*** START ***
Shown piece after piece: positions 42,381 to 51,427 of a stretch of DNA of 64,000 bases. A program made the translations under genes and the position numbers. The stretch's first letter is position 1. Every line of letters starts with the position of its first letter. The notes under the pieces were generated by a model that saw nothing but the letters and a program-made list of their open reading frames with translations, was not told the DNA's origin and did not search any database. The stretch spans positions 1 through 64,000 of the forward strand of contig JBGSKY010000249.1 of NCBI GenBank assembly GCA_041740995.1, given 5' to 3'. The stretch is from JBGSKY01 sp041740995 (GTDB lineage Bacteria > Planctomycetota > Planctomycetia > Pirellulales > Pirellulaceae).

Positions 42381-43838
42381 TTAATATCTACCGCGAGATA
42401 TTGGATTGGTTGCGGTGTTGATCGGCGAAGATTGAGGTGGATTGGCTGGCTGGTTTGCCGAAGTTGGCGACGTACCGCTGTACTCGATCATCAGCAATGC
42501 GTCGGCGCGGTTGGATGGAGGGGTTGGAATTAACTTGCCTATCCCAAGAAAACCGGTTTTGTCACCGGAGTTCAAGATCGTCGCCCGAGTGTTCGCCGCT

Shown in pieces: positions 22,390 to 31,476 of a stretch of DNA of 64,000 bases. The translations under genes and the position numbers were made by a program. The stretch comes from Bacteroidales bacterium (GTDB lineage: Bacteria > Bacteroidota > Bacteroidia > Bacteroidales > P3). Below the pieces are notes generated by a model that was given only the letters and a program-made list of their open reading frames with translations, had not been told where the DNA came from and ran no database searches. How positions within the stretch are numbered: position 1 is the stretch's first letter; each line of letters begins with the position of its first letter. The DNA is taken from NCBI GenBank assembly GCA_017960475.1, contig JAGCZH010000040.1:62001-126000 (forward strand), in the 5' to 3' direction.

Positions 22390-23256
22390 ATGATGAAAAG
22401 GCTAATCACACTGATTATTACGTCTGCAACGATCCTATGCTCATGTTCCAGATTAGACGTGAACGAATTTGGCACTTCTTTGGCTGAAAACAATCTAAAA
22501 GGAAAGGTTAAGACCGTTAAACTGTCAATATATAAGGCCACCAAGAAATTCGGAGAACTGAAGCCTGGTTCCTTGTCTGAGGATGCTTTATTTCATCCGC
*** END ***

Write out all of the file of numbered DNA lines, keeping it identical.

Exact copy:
Shown piece after piece: positions 42,381 to 51,427 of a stretch of DNA of 64,000 bases. A program made the translations under genes and the position numbers. The stretch's first letter is position 1. Every line of letters starts with the position of its first letter. The notes under the pieces were generated by a model that saw nothing but the letters and a program-made list of their open reading frames with translations, was not told the DNA's origin and did not search any database. The stretch spans positions 1 through 64,000 of the forward strand of contig JBGSKY010000249.1 of NCBI GenBank assembly GCA_041740995.1, given 5' to 3'. The stretch is from JBGSKY01 sp041740995 (GTDB lineage Bacteria > Planctomycetota > Planctomycetia > Pirellulales > Pirellulaceae).

Positions 42381-43838
42381 TTAATATCTACCGCGAGATA
42401 TTGGATTGGTTGCGGTGTTGATCGGCGAAGATTGAGGTGGATTGGCTGGCTGGTTTGCCGAAGTTGGCGACGTACCGCTGTACTCGATCATCAGCAATGC
42501 GTCGGCGCGGTTGGATGGAGGGGTTGGAATTAACTTGCCTATCCCAAGAAAACCGGTTTTGTCACCGGAGTTCAAGATCGTCGCCCGAGTGTTCGCCGCT

Shown in pieces: positions 22,390 to 31,476 of a stretch of DNA of 64,000 bases. The translations under genes and the position numbers were made by a program. The stretch comes from Bacteroidales bacterium (GTDB lineage: Bacteria > Bacteroidota > Bacteroidia > Bacteroidales > P3). Below the pieces are notes generated by a model that was given only the letters and a program-made list of their open reading frames with translations, had not been told where the DNA came from and ran no database searches. How positions within the stretch are numbered: position 1 is the stretch's first letter; each line of letters begins with the position of its first letter. The DNA is taken from NCBI GenBank assembly GCA_017960475.1, contig JAGCZH010000040.1:62001-126000 (forward strand), in the 5' to 3' direction.

Positions 22390-23256
22390 ATGATGAAAAG
22401 GCTAATCACACTGATTATTACGTCTGCAACGATCCTATGCTCATGTTCCAGATTAGACGTGAACGAATTTGGCACTTCTTTGGCTGAAAACAATCTAAAA
22501 GGAAAGGTTAAGACCGTTAAACTGTCAATATATAAGGCCACCAAGAAATTCGGAGAACTGAAGCCTGGTTCCTTGTCTGAGGATGCTTTATTTCATCCGC